How to Spend a Perfect Fall Season in Philadelphia

From hayrides and pumpkin picking to Oktoberfest celebrations, you won’t want to miss these festivities.

Adobe Stock / Jin

The City of Brotherly Love is at its busiest and buzziest in autumn, showing its true colors as a premier getaway destination. And if you’re looking for natural colors this fall, look no further than Philly’s parks, squares and gardens.

History Lesson

The expansive rowhome that’s now the Guild House Hotel dates to the early 1800s, when it served as the headquarters of the New Century Guild, one of the first organizations in the country to support working women. Each of the 12 rooms and suites in this National Historic Landmark pays tribute to the ladies who ran the guild. The furnishings and art throughout reflect these early years of women’s activism. Three of the suites have kitchenettes, and the strikingly furnished Eliza junior suite is popular among honeymooners and other romance-minded couples. Fireside chats in the lounge often feature celebrity speakers. Rates starting at $249. 1307 Locust St., (855) 484-5333,

Guild House Hotel
Guild House Hotel. Photo by Jason Varney.

Let It Be Ritten

For elegant, Old World décor and service, nothing compares to the Rittenhouse Hotel. Its classy Rittenhouse Square location puts you right in the middle of everything—and if you want to go farther afield in style, the hotel offers a Jaguar driver service. Rooms are spacious and luxurious, some with large windows overlooking the square. Sip a glass of wine or cold-pressed juice with a shrimp cocktail or charcuterie board by the indoor pool. Indulge in an Astrology Massage based on your zodiac sign in a treatment room or on the spa terrace. Don’t miss high tea in the lovely Mary Cassatt Tearoom, or try a pasta-making class at the Scarpetta Philadelphia restaurant on site. Rates starting at $699. 210 W. Rittenhouse Square, (215) 546-9000,

Rittenhouse Hotel
Rittenhouse Hotel. Courtesy of The Rittenhouse Hotel.

Get Wet

Among the varied and unique amenities offered at W Philadelphia: the year-round WET Deck, with a heated outdoor pool, cozy cabanas, a firepit for chilly evenings and the enchanting Secret Garden, where you can quaff craft cocktails. Just steps from Love Park and City Hall, this sophisticated hotel is decorated throughout with contemporary art, right down to the bespoke print on its bedspreads. Pamper yourself with an in-suite massage, rev up for a private or group running tour, chill out at a guided yoga and meditation experience, or focus on body and soul with a health and human performance specialist. Dogs are welcome. Rates starting at $369. 1439 Chestnut St., (215) 709-8000,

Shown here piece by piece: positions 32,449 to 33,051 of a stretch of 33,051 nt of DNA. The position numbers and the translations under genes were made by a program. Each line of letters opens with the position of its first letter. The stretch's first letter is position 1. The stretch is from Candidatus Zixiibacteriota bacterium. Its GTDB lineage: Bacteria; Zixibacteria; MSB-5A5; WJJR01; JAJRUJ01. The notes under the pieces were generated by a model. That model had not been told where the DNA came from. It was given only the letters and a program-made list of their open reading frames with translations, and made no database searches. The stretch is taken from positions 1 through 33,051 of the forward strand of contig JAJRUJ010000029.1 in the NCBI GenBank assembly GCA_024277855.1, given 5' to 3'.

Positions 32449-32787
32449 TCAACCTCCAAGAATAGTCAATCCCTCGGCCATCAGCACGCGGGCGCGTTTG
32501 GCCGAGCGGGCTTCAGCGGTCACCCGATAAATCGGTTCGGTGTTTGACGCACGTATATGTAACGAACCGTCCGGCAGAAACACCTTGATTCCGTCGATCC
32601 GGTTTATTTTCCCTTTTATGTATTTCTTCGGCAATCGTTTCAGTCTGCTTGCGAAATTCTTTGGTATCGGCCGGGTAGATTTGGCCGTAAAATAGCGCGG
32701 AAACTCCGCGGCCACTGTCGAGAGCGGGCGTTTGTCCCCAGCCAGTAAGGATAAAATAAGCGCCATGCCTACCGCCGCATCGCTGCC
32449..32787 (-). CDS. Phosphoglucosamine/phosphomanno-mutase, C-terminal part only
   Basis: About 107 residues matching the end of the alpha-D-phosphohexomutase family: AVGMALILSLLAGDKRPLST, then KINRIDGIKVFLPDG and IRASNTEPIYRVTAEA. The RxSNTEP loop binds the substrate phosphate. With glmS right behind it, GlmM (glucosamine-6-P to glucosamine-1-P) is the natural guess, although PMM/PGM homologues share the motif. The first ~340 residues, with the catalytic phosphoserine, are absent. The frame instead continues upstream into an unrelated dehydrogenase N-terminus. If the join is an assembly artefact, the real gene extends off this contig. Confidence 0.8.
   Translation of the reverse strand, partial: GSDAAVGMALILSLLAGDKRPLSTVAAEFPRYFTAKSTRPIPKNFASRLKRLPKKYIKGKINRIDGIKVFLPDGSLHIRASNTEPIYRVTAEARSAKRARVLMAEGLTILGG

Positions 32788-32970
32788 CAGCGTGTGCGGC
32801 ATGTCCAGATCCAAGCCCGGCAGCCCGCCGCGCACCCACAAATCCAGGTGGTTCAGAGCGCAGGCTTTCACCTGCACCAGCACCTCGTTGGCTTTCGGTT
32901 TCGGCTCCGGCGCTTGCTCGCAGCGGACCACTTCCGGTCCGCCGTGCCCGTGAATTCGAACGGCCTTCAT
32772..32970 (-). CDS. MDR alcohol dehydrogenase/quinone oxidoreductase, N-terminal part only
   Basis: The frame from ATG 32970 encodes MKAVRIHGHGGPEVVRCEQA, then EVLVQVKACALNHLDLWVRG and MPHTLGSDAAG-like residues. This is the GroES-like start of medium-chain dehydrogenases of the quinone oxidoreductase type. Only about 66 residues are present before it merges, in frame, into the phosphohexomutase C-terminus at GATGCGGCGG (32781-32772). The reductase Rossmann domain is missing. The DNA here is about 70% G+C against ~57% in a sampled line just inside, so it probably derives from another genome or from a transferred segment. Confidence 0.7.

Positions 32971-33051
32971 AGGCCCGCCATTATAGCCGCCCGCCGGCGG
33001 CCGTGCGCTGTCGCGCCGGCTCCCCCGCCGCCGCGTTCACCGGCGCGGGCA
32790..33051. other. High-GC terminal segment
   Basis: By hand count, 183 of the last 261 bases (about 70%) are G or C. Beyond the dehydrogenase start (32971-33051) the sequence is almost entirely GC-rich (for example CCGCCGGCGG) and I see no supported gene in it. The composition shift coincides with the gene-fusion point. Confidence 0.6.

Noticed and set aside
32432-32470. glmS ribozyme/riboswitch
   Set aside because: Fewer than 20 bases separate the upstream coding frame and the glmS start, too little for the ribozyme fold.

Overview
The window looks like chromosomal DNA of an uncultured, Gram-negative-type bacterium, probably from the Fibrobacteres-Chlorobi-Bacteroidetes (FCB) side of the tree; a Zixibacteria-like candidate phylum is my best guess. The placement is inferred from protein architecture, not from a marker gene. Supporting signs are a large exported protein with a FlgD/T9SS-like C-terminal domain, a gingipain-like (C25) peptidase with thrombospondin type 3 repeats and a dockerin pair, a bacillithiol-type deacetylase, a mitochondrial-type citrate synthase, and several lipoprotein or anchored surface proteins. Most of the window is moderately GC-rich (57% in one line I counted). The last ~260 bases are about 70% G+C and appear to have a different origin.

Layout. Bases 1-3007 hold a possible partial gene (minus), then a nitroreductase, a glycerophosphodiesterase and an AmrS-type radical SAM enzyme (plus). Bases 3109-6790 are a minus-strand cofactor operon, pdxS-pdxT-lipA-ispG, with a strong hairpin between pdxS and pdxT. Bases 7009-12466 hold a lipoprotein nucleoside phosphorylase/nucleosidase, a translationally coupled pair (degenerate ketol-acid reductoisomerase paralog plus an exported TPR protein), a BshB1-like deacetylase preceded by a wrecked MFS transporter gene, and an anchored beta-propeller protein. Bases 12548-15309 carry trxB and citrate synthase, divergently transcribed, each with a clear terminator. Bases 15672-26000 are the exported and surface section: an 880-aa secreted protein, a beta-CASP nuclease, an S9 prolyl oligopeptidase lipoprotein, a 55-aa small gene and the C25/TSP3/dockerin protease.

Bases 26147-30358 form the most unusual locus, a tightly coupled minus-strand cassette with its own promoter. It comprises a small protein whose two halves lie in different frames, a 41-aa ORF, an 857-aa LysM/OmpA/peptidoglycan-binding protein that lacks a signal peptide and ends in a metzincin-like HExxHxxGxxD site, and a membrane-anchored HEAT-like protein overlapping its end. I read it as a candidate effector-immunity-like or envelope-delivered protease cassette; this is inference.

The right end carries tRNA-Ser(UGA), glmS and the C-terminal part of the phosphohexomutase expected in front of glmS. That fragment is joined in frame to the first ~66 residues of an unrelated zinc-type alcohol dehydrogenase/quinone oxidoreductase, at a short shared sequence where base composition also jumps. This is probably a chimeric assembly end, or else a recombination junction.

- Advertisement -
W Philadelphia
W Philadelphia. Courtesy of W.


With spacious rooms, fully equipped kitchens and a complimentary breakfast featuring an array of healthy options, Element Philadelphia offers families a comfy home away from home. The décor combines natural and Nordic styles for a clean, modern design. Oversize windows in rooms and suites offer scenic views of the city. A full complimentary breakfast is included with your stay. The hotel’s “Love That Dog” program provides a signature dog bed, food, a water bowl and cleanup supplies. Guests can borrow bikes to tour the town—and for the adults, there’s an evening wine and beer reception. Rates starting at $279. 1441 Chestnut St., (215) 709-9000,

Element Philadelphia
Element Philadelphia. Courtesy of Element Philadelphia.

City of Industry

The city’s rich industrial past is celebrated at the pet-friendly Hyatt Centric Philadelphia in Rittenhouse Square, within easy walking distance of the historic area and the Avenue of the Arts. Floor-to-ceiling windows and invigoratingly colorful furnishings combine for a cheerful vibe. Many of the rooms offer spectacular views of the downtown area. Dogs 50 pounds and under are also honored guests. To-go breakfast is available for a fee. Rates starting at $279. 1620 Chancellor St., (215) 985-1234,